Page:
Over the last year, a pop-culture comedy podcast called ‘The Read’ has garnered the kind of cult following that D-list celebrities and reality show contestants would chew off their left arms off for.
In what seemed like no time at all, ‘The Read’ made it to #3 overall in iTunes’ “New and Noteworthy” section, and peaked at #1 in the comedy section. When iTunes celebrated 100 million podcast subscribers, “The Read” was featured on a page of podcasts that helped get iTunes there.
In short: This show is hilarious, and its listeners are completely addicted.
This is the kind of stuff that goes down on The Read:
In a recent episode, a guest on podcast told a story about Drake (yes, that Drake). He’d been at a strip club in Atlanta and invited the dancers back to his hotel room. Instead of getting a private show, though, Drake gave one. He started playing music for his guests and telling them what he thought about it. The strippers, thinking they were going to get paid, got totally frustrated and left.
As you can imagine, Kid Fury and Crissle immediately lost it.
“I bet Drake got a pair of Uggs,” Crissle between guffaws.
The episode was uploaded to audio streaming site SoundCloud tw weeks ago. Since then, it’s been played over 76,000 times. And then there’s iTunes, where they have about 80,000 subscribers.
‘The Read’ breaks down in three segments. First, Kid Fury picks pop culture stories for the duo to discuss. Then Crissle brings out listener letters with questions for them to answer. Lastly, Kid Fury and Crissle “read” someone or something.
Let me explain: “A read” is the ultimate :let-me-tell-you-what.” It’s what you do when you’re so fed up with someone or something you just have to express everything you think about that person or thing — it can be mean, it can be hilarious, but above all it has to be honest.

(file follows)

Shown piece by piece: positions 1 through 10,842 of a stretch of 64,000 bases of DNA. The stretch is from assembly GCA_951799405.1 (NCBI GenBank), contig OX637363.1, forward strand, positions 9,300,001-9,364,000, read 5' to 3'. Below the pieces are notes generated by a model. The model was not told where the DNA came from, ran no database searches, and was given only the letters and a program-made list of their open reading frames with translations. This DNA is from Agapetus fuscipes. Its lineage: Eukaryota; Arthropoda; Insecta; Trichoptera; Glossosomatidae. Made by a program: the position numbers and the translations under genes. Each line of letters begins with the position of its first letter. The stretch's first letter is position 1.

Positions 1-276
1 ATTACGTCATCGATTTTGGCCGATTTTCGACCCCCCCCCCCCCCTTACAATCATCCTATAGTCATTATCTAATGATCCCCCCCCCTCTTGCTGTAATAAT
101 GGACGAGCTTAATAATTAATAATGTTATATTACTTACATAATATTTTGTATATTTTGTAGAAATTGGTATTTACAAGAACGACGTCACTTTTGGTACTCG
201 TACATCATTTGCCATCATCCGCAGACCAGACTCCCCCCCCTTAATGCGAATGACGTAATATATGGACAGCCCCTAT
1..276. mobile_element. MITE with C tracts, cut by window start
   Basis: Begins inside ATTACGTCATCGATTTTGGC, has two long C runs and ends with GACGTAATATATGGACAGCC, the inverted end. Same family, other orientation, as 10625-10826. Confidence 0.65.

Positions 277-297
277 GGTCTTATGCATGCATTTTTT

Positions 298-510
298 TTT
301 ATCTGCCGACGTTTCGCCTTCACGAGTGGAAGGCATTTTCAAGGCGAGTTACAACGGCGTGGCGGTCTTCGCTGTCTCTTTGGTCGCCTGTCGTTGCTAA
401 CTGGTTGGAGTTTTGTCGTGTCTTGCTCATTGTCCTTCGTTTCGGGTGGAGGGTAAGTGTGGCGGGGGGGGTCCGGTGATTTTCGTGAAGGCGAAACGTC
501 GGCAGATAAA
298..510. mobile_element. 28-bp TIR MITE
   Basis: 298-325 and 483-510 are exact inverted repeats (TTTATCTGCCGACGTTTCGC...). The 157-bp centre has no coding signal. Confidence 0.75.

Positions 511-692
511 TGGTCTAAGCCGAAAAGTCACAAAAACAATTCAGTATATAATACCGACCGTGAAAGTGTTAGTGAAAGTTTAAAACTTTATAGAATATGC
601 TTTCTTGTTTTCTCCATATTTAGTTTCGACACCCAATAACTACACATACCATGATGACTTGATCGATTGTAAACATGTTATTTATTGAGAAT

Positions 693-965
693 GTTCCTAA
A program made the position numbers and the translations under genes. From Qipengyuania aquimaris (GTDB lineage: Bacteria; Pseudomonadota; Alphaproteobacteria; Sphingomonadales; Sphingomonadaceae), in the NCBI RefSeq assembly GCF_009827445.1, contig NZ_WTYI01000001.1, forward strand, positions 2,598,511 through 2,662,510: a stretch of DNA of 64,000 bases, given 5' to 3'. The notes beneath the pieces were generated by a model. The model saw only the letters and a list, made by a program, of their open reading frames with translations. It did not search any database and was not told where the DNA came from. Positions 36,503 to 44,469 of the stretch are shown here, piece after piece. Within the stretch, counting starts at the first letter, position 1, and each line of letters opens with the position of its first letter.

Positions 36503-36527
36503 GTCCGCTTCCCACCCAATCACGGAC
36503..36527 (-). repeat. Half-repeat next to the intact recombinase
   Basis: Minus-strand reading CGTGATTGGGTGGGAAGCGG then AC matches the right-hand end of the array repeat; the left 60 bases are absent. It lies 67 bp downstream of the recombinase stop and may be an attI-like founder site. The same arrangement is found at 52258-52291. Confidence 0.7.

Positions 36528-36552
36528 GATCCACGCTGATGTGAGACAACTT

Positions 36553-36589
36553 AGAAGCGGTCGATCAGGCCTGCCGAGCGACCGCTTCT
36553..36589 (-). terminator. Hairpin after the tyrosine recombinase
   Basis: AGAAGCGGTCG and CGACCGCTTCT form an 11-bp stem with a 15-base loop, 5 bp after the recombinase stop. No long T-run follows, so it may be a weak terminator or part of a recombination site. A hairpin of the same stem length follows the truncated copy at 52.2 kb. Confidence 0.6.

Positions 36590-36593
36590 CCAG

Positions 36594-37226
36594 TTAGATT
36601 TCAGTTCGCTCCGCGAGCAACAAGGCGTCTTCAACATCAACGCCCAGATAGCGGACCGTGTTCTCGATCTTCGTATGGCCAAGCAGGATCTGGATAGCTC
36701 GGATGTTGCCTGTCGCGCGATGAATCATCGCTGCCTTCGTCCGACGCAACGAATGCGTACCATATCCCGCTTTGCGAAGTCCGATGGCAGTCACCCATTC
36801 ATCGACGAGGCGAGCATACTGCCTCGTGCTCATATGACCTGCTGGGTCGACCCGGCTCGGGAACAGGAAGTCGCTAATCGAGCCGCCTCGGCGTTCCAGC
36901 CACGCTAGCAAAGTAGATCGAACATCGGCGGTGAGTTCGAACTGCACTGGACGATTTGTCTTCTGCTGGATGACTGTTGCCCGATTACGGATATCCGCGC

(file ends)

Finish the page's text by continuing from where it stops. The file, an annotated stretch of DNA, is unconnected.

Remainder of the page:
“Reading,” as they say, “is fundamental.” It’s a form of venting that has roots deep in the black gay community. But like a lot of liberating forms of expression, it has spread to the wider gay community, and the heterosexual black community as well. The release is like religion.
Crissle and Kid Fury moved to NYC, where they are based, only last year. Kid Fury approached Crissle with the project already having a big following on social media for doing no-holds-barred commentary videos on anything from pop culture gossip to “Five Ways Not To Get Catfished.“
Remember “S**t White Girls Say…” Kid Fury is the star of “S**t Black Gays Say” (highly recommended).
Crissle was social media-savvy too, but in moving NYC, her intention was not to break out as a cult internet star.
“I moved here to get out of Oklahoma,” she told Business Insider in a phone interview. “I had an online presence but not nearly enough to sustain something like this.”
Kid Fury hails from Miami.
Neither of them expected their podcast to catch on so fast, but it’s become so huge, they’re are about to do their 4th live show in Houston, Tex. next month. The 500-person event is completely sold out.
“The first live show that we did was almost like a prototype,” said Kid Fury. “I just feel like there’s so much more we could have done with it.”
Crissle said: “hearing the reaction from the crowd” was the strangest part of the live experience. In the studio there’s no laughing, no yelling, no reacting. The tempo is different.
They’ll get their chance to get used to it. Requests are piling up for “The Read” live in Los Angeles, Miami and more.
And it’s because of the fans. Crissle and Kid Fury have an ad agency that handles their sponsors, but they don’t really advertise their show. From the beginning the fans gave the show legs by sharing the podcast. They talked about it, and they engaged with it by writing in and asking questions about dating, sexuality, race, and family drama.
In response, Crissle and Kid Fury, both gay, have shared a lot about being outsiders at some points of their lives. On top of being entertaining, they’ve become two relatable friends to listeners, who are able to get together and do a hilarious one-hour podcast in one take. No rehearsals.
“I lived a regular life until January when Kid Fury asked me to host a podcast with him,” said Crissle. Now she’s so busy juggling media appearances, listener e-mails and business meetings, she may have to quit her day job.
“Sometimes I think: ‘Oh my God I want to strangle everyone in Harlem right now’ because no one will shut up,” he said. “When you’re in lullaby land getting ready for work in the morning, I’m on the internet doing something stupid.”
Whatever it is, Fury, it’s working.
Check out The Read on iTunes here.
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